• A valid government accepted identity card is required for an individual to claim a deduction under Section 80CCF
  • The bank details of the individual need to be furnished for claiming a deduction
  • PAN details of individuals are required to be furnished for claiming a deduction under Section 80CCF

Which Bonds are Eligible for Deduction under Section 80CCF?

The Income Tax Act of 1961 does not state any particular bonds which can be claimed as a deduction under Section 80CCF. All infrastructure bonds issued by The Life Insurance Corporation, Industrial Financial Corporation of India, Integrated infrastructure Finance Company and other approved NBFs are eligible for deduction. Other factors to be considered while selecting the bonds are-

  • The tenure of the bonds should be ten years with a lock-in period of five years
  • The bonds may be in physical or demat form
  • The interest income that is earned from the bonds must be added to the taxable income of the individual.

Example of Deduction under Section 80GG

Mrs. Sandhya, a finance professional has a salary of Rs. 4.9 lakhs per annum. As per the Income Tax Act,1961 he needs to pay a tax on his income exceeding Rs. 2.5 lakhs that is Rs. 2.4 lakhs. His taxable income is Rs. 2.4 lakhs. His taxable income is eligible for deduction under Section 80C. The deduction available under Section 80C is Rs. 1.5 lakhs. The income of Mrs Sandhya is Rs. 90,000. To reduce his tax liability, he invests in infrastructure bonds offered by a top bank. The amount invested is Rs. 30,000. Out of the amount invested, Mrs Sandhya will get a deduction of Rs. 20,000. The tax liability of Mrs Sandhya is now Rs. 70,000 as she will get a deduction of Rs. 20,000. The tax liability is reduced by a considerable amount.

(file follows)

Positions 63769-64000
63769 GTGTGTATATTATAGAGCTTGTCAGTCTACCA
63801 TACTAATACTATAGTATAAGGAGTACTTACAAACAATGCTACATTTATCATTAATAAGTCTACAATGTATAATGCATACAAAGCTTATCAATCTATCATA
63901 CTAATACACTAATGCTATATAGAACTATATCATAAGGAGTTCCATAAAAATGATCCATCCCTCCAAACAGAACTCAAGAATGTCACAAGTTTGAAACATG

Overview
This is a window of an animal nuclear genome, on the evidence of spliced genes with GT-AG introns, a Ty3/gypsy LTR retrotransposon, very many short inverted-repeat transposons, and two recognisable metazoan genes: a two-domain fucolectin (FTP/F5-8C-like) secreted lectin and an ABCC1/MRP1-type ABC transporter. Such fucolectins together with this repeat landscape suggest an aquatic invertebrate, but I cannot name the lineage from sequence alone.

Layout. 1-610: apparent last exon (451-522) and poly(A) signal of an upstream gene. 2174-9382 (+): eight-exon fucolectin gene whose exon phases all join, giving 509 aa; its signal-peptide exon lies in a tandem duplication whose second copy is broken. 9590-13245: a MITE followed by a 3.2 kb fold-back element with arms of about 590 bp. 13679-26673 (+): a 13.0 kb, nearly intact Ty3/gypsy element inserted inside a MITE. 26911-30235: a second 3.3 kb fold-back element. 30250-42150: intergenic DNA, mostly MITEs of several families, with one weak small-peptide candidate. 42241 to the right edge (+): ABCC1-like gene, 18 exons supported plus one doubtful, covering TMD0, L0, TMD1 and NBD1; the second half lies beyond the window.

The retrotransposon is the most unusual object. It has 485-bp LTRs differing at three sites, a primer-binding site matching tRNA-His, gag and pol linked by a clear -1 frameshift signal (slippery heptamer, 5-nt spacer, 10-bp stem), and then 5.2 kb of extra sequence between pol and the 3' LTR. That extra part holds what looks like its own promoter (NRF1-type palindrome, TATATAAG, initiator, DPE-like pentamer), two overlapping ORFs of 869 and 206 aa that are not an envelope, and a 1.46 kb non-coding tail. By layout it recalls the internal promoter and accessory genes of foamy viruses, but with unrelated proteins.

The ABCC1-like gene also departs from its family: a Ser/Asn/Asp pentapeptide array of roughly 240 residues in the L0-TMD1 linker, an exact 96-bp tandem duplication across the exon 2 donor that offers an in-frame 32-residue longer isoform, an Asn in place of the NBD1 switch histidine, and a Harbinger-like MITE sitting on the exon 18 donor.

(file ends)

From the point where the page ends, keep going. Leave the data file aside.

Taxation of Infrastructure Bonds and TDS

The infrastructure bonds issued in the financial year 2011-1012 are maturing in the financial year 2021-22. The bonds provided a tax benefit at the time of investment but the interest is taxable for the taxpayer. The two options provided to investors for these bonds were-

Annual interest payout option

Cumulative interest option

In the annual payout option, the tax has already been paid by the investors on the interest amount received. On the other hand, the investors who opted for the cumulative interest option end up paying more tax than saved in the year of investment.